TRANSCRIPT: Analysis of Chinese stock markets,
the 18th US-China Joint Commission on Commerce
and Trade, the 3rd Strategic Economic Dialog,
is the China IPO fever cooling? and more...
Sinomania! Volume I Webisode 42, December 10,
Beijing Gives Wall Street A Present!
Markets Recover Again …
And Is China's IPO Train Running Out of Track?
The Shanghai Composite Index closed December
10 at 5,161.919 and appears for the moment to
be happy around 5,000. The CSI 300 has recovered
most of the loss over the past month and closed
today at 5,133.56. Shanghai B shares are trending
up and back where they were a month ago closing
today at 361.625. ShenZhen Bs closed Monday at
720.287 after rising dramatically since our last
episode and are back to last month's levels.
Ahead of this week's summits with American officials,
the Yuan is up but few serious analysts believe
Beijing will alter its gradual appreciation strategy.
Morgan Stanley economists are calling for the
Yuan to reach no more than 6.80 to the dollar
by the end of next year.
Meanwhile the impact of the so-called "Sub-Prime
Crisis" on China remains unknown. The economy
continues hot - November money supply grew 18
and a half percent and inflation was up 6.9 percent
in the same period the highest yet this year and
a big worry for Beijing.
The world's regulators, bankers, investors, journalists,
and comedy writers have yet to decide whether
the current state of affairs is more 1991 or 1998?
Is it recession or credit event? Signs seem to
point to recession - in the United States. The
impact this will have next year on China, US-China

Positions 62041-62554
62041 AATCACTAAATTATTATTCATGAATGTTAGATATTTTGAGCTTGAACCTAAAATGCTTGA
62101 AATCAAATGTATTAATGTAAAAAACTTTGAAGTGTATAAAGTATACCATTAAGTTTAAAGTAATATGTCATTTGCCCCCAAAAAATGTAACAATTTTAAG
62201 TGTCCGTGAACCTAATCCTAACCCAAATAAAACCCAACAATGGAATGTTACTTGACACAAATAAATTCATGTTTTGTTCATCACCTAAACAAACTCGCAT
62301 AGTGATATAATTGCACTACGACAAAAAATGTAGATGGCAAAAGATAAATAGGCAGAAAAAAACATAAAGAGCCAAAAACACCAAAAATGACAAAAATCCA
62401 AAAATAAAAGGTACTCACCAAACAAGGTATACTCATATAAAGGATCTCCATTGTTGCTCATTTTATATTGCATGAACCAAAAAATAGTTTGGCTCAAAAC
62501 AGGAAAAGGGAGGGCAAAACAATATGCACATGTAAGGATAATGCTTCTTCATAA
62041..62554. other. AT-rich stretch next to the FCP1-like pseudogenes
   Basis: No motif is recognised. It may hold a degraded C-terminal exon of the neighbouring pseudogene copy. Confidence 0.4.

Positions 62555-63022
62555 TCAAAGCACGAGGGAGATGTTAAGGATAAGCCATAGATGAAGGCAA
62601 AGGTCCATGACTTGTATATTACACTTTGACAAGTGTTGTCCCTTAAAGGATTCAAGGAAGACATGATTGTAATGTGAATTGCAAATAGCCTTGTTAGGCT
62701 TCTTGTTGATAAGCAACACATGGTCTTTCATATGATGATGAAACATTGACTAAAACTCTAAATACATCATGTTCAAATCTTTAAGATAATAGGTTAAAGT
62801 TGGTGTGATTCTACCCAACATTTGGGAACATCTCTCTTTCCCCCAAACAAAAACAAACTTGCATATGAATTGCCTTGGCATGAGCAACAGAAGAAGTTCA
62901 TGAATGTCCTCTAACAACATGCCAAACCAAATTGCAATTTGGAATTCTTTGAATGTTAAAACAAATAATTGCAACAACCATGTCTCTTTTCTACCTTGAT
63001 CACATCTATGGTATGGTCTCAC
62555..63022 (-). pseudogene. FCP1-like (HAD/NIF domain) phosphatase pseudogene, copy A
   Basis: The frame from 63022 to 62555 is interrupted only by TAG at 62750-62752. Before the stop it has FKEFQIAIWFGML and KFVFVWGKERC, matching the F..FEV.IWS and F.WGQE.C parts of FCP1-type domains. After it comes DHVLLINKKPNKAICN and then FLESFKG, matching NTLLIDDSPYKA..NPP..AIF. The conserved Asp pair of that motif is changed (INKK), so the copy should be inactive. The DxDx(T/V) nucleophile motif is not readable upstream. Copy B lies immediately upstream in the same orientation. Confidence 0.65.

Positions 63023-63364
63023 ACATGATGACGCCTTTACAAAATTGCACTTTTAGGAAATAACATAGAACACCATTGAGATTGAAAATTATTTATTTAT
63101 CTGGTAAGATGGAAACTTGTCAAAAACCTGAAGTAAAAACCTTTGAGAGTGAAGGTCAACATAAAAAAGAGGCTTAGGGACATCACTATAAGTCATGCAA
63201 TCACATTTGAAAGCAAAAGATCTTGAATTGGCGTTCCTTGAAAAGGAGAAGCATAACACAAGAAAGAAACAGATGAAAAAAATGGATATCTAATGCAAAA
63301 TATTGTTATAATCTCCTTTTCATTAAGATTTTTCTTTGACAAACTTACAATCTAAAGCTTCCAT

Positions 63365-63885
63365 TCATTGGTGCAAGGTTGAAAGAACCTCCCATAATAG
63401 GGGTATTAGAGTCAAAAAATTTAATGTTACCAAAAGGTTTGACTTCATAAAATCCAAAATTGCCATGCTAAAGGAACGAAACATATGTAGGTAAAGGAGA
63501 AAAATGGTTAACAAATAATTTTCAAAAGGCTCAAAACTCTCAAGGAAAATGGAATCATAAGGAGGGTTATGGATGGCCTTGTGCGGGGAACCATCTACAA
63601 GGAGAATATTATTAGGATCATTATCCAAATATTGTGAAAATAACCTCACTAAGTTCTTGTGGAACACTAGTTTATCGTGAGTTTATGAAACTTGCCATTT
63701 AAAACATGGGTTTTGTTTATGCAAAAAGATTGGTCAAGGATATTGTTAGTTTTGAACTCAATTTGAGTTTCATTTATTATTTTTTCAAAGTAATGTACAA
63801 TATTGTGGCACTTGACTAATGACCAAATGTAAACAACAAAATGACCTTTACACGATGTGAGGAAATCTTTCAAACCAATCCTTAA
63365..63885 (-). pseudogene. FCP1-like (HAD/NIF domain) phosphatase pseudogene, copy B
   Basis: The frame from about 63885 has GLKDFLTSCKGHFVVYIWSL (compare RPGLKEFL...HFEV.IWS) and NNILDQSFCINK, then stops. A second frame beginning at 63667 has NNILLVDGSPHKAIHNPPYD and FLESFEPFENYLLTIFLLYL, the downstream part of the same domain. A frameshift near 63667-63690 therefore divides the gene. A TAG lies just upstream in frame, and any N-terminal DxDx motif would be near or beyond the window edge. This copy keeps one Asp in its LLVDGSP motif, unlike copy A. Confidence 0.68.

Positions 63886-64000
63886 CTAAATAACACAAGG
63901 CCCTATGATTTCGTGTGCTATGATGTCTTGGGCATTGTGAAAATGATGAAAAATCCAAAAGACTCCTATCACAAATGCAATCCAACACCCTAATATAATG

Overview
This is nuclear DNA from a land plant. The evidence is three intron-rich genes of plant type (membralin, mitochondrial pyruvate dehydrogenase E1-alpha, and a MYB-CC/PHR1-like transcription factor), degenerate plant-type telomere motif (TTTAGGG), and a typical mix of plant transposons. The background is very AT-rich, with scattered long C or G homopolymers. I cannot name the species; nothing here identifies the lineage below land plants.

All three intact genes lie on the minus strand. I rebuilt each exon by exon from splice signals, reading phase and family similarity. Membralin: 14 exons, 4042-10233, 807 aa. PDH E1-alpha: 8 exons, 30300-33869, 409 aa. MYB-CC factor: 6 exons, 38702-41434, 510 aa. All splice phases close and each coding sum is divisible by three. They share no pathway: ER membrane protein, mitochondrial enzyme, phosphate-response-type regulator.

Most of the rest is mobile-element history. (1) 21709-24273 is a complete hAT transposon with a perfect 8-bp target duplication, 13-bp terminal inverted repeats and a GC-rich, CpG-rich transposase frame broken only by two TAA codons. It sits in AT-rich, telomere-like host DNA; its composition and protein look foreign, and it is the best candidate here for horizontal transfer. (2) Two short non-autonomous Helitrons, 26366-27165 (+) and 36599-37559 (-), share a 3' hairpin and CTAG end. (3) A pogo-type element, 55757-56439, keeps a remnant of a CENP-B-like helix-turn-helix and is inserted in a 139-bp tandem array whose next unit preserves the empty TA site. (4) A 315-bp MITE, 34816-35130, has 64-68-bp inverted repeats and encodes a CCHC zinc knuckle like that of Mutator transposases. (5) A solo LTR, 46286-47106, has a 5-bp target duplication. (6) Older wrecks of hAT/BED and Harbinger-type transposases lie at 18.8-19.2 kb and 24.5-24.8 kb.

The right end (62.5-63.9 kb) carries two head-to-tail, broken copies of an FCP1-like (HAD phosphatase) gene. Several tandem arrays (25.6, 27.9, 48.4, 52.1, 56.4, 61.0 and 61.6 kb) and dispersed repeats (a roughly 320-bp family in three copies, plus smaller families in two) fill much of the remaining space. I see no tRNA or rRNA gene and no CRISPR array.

relations, the race for the Presidency, and investor
confidence will be important to watch.
SUMMIT IN BEIJING
The 18th US-China Joint Commission on Commerce
and Trade opened December 11 in Beijing and will
be followed by the third Strategic Economic Dialogue,
high-level talks that will bring Treasury Secretary
Henry Paulson and Vice Premier Wu Yi together
again along with big delegations on both sides.
The US-China Joint Commission on Commerce and
Trade is a little known but important body that
addresses trade and market access. It's meeting
will be presided over on the US side by US Trade
Representative Susan Schwab and Commerce Secretary
Carlos Gutierrez. I was in Washington, DC, last
week trying to find out if there will be discussion
on China's progress toward joining the WTO Government
Procurement Agreement. A year ago, Beijing pledged
to enter discussions and reveal its first level
market access for government procurement opportunities
by December 2007.
The WTO Government Procurement protocol is a
potentially huge opportunity for US exporters
and Washington is in a position to exert real
pressure on Beijing after six years of WTO membership
to open its government procurement. But it appears
that the meeting will address issues from last
year's summit such as getting China to buy American
beef. Unfortunately, word from Beijing today is
that the commission is using its time on more
politically useful and newsy topics such as intellectual
property and food and toy safety.